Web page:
Sitting five points clear of the chasing pack at the top of the Portuguese league, Braga and Benfica could be forgiven for a moment of quiet contemplation as they assess the situation they currently find themselves in.
Benfica, buoyed by their Europa League successes, look more than capable of picking up their first league trophy since 2004 after a summer of transfer activity that has reinvigorated their side. Yet having won all of their first seven matches (beating perennial Portuguese champions FC Porto into the bargain), Braga are no longer seen as a surprise team after years of consistent performances in the league - although their position is still unusual given they have never won the title in their long history.
For the established order of Portugal, though, Braga's success represents a something of a shock. The summer upheavals at Porto have weakened the champions' side and it will take time for their new arrivals to gel, while the league's other giant, Sporting Lisbon, sacked coach Paulo Bento after a run of results that has seen them drop to 8th position and fail to pick up a win since September.
With the foundations shaking, Braga and the more established Benfica have taken the initiative and the reason for their success lies in the hands of Jorge Jesus. The 55-year-old manager left Braga in the summer to join Benfica and the impact of his departure has been immediate (on both sides).
Under the new leadership of former Porto stalwart Domingos Paciência, Braga stormed to the top of the league with an unbeaten start - even beating Benfica 2-0 - before eventually losing their first game last weekend to Vitoria de Guimaraes in a fiery Minho derby.
Rising to become a force in the league since the start of the decade, Braga have established themselves as one of the most consistent sides in the division with a series of top-six finishes that has seen them qualify for Europe with regularity, but now they are laying a claim to become only the third team after Boavista and Belenenses to win the league outside the 'big three'.
During his year in charge, Jesus certainly did not build the Braga side to what they are now, as Jesualdo Ferreira and Jorge Costa had laid the foundations, but his exit allowed Paciência to build on his successes and take them to the next level. Without the likes of Luis Aguiar, Cesar Peixoto and Renteria, the side have been forced to reassess, but they have been boosted by the fact that players like Alan, Meyong, Mossoro and new arrival Hugo Viana have stepped to the fore.
Brazilians Alan and Mossoro have been particularly impressive, but Viana's rise gets most of the headlines because of the failures he has had after high-profile moves to Newcastle and Valencia. Currently on loan from the Mestalla, his rocket of a free-kick helped Braga to beat Benfica and he has contributed four goals and two assists to the cause this season, while reinvigorating a career that many thought had faded from view.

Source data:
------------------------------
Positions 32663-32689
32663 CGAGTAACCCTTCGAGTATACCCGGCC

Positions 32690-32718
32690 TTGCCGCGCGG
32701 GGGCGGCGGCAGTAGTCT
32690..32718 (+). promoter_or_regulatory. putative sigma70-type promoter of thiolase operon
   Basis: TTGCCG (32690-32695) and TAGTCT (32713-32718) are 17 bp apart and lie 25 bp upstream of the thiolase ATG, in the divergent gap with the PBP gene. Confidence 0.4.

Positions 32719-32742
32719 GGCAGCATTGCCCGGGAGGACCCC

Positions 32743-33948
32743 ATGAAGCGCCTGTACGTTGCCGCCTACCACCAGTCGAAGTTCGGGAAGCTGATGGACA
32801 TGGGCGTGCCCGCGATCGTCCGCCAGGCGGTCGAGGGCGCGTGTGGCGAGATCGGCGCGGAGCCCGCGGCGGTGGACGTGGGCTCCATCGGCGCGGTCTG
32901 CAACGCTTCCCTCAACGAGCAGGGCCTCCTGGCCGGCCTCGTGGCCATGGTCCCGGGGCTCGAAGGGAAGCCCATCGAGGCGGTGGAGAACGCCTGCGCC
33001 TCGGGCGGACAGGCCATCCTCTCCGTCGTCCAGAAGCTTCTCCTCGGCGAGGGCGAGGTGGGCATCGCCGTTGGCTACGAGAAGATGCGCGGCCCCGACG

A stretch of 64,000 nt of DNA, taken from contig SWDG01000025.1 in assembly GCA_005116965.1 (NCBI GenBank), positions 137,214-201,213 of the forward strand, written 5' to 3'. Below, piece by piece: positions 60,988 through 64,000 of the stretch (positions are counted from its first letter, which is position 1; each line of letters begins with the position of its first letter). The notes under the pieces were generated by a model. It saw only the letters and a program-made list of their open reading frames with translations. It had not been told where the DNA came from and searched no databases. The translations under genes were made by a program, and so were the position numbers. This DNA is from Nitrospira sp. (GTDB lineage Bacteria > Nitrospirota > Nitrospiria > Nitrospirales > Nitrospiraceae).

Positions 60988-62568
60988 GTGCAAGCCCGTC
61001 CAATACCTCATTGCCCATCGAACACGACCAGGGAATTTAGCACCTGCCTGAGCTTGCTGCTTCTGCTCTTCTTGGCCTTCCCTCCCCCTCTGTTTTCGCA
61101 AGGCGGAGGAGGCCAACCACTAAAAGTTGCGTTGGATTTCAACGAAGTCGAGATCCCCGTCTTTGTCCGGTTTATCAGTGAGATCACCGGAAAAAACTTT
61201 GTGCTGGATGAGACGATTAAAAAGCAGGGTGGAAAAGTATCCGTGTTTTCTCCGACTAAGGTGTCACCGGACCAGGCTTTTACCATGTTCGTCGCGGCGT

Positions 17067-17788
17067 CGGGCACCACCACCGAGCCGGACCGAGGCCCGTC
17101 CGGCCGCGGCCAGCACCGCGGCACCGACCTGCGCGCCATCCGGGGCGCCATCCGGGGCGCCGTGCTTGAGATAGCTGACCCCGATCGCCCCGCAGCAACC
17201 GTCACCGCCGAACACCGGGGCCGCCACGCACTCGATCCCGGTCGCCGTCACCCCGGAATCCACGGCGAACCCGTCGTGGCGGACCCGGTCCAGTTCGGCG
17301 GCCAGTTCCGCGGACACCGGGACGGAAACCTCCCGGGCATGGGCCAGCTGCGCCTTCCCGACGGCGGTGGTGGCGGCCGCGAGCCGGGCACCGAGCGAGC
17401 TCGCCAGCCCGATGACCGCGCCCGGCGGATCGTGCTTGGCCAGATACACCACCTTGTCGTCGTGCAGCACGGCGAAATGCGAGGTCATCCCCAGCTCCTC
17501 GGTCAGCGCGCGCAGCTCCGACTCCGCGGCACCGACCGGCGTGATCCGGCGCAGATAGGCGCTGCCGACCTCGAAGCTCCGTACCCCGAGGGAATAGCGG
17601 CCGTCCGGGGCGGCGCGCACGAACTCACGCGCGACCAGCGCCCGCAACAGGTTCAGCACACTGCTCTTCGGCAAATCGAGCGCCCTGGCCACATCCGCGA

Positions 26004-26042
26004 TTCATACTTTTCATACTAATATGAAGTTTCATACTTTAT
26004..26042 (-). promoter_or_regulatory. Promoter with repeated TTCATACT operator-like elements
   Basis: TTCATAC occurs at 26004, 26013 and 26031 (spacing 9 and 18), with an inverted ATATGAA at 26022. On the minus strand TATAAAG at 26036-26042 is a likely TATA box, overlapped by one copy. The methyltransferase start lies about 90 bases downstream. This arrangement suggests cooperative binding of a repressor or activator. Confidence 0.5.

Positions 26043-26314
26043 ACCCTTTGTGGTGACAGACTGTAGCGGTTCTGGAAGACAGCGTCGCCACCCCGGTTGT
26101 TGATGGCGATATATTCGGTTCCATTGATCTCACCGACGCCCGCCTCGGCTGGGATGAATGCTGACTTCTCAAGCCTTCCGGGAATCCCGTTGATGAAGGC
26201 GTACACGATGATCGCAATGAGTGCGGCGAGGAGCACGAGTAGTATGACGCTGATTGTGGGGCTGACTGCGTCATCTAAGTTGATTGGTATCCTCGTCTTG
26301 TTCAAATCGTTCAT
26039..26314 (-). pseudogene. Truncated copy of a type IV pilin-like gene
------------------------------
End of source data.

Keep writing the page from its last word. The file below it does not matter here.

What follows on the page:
Paciência can claim the credit for making the 26-year-old the lynchpin of Braga's attacking play and, in the wake of Jesus' departure, he has also brought fearlessness to the club - a rare trait for a side of their stature in such a heavyweight league.
Ahead of the Benfica game, he said: ''For many, it is unthinkable that we are both in the positions we are in, but we are confident, optimistic and will approach this match in a serious manner. Braga will look to be the team that it has been. We will play to win. We will not change our identity and our principles because the game is against Benfica. I understand that Benfica have been very good, but this will not alter my way of thinking or of my players. Every time I faced big teams, I never abandoned my way of thinking or my style of football."
But while Paciência continues to impress, it will be with mixed feelings that Jesus looks at his former side and, most importantly, the league table (as it is only separated at the top by the clubs' head-to-head record).
For his current side, Jesus has instilled an attacking philosophy that has seen Benfica net 31 goals in their opening ten matches. With a strong spine throughout the side, goalkeeper Quím, central defenders Luisão and David Luíz, midfielders Pablo Aimar and Carlos Martins and top scorer Óscar Cardozo have proven to be a vital part of their success, with the talents of Angel Di Maria, Javi Garcia and Fabio Coentra also attracting attention from some of Europe's elite.
Jesus will do well to hold on to the trio, with interest from Chelsea and Manchester City appearing to draw the eye, but if he fails to persuade them that their long-term futures lie in the Portuguese league then, come January, Braga may find themselves in an even better position.
Furthermore, Braga do not have the distraction of the Europa League (having been knocked out in the early stages by Elfsborg), but while Benfica have used the competition to assert their authority on some of Europe's lesser elite - as Everton found to their cost when they were soundly beaten in successive games - the further they progress, the more likely they are to stutter domestically as the games begin to pile up.
Privately, though, Jesus may not believe that his former side have what it takes to mount a serious title challenge and it would be churlish to suggest that Porto would not be involved as the season draws to a close. But, as Braga continue to impress, the neutral fan will be rooting for an underdog that, for once, is not Benfica.